Besides the interviews, Daily Show-esque correspondent pieces are a part of the show, like the one done by Penn’s correspondent Moses Storm in the first episode. It was the same flavor as the kind of stuff we get on Full Frontal with Samantha Bee, where the topic at hand is discussed via silly and occasionally obvious lead questions that usually result in answers that support the thesis of whatever topic is being handled. The humor at play is the most familiar aspect of it all, like when Storm wore a blue paper medical gown for his Zoom meeting with a doctor.
The most recent episode, Kal Penn Approves Healthcare, featured correspondent and former CollegeHumor writer Rekha Shankar doing a piece on medical debt and the ways people have had to combat it (which include crowdfunding and the like). Her piece, like the rest of the show, was funny enough to hide the fact that I was learning, which, if you ask me, might be the best way to teach.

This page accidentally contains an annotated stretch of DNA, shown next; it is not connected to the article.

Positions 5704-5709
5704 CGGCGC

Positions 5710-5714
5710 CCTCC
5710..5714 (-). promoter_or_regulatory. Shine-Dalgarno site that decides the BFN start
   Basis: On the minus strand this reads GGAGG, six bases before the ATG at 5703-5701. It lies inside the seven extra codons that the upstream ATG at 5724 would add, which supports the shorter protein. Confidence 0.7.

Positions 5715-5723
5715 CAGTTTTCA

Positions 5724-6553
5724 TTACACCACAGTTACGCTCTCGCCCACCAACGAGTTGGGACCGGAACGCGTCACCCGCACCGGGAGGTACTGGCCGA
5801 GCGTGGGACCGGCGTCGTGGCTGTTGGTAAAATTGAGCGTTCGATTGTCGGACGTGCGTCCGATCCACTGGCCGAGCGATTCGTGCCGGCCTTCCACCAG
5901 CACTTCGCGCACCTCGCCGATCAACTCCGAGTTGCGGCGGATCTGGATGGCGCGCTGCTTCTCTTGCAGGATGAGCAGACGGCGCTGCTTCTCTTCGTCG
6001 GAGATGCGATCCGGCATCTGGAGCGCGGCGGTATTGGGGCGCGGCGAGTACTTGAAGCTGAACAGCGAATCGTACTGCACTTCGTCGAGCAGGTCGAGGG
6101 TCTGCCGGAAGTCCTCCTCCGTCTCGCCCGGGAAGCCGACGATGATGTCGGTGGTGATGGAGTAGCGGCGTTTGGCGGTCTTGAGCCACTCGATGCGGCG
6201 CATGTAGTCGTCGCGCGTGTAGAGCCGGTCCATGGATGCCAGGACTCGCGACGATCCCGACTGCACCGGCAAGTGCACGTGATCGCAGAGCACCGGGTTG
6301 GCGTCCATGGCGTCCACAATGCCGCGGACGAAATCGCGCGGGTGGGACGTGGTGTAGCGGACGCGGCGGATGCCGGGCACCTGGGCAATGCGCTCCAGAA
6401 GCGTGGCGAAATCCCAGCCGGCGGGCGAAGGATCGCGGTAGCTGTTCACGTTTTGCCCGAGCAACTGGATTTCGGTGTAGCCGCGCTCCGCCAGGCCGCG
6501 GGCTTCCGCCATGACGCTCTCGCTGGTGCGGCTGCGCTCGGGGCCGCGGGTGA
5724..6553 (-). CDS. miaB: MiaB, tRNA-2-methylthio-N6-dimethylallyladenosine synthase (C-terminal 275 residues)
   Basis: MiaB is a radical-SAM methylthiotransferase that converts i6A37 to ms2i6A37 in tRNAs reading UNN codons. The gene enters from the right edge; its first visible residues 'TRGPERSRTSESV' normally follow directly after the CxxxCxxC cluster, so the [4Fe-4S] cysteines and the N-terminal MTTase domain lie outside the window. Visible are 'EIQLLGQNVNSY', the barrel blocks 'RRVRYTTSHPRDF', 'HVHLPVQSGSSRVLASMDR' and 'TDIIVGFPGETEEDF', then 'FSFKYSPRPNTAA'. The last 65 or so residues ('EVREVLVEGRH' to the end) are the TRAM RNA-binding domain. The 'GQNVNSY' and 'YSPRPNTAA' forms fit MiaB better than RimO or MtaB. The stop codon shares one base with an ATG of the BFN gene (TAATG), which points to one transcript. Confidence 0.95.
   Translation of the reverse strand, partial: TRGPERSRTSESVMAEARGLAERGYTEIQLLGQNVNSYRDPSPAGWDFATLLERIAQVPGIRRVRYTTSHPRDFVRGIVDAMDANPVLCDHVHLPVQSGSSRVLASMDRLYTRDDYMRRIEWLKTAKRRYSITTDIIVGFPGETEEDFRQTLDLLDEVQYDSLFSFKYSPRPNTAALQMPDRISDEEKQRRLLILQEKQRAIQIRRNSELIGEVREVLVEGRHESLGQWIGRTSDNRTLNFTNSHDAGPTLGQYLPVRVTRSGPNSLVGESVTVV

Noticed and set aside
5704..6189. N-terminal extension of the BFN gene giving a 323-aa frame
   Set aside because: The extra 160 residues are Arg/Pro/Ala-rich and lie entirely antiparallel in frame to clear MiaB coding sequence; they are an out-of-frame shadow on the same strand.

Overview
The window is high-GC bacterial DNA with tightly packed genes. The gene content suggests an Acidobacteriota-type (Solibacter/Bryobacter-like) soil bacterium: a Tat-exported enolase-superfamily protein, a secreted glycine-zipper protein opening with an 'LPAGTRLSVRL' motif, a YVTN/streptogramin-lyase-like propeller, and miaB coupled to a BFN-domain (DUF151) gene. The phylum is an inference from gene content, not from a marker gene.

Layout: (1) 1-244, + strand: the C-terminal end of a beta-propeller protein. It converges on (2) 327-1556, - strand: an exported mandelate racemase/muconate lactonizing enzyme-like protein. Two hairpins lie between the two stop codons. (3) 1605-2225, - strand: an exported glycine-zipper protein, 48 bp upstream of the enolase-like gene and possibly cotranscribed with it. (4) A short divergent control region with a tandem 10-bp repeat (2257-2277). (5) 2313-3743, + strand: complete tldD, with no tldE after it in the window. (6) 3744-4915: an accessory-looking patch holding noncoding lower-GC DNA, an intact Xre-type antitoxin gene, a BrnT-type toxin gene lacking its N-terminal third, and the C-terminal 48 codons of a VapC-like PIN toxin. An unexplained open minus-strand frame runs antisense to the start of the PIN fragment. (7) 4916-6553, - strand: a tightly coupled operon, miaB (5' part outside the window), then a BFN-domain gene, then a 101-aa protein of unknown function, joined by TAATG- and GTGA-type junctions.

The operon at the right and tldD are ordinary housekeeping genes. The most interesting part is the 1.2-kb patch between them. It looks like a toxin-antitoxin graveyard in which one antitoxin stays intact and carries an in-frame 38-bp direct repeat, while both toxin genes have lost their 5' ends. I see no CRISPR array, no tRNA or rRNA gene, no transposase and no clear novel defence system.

The upside to Penn’s new series is how actionable the information being provided is for viewers. For example, in order to make sure that critical details about important topics like voting rules, polling place locations, what’s on the ballot, and candidate policy doesn’t just go in one ear and out the other, that information is posted on the show’s website, kalpennvotingresources.
Fact is, we needed this show to be made, and we need people like Kal. Is it the hippest thing ever to happen on TV? Meh. The topics it covers aren’t fun or cool at all. Civic duty, like anything involving government, is usually seen as inherently boring, especially (stereotypically) to younger people. But KPATMbridges that gap a bit, in a way that makes it feel like middle schools around the country should recognize and try to incorporate. Maybe then, people would actually learn important facts about our country and government in the one place where they’re supposed to learn stuff like that.
Kal Penn Approves This Message is telecast Tuesday at 10:30 on Freeform.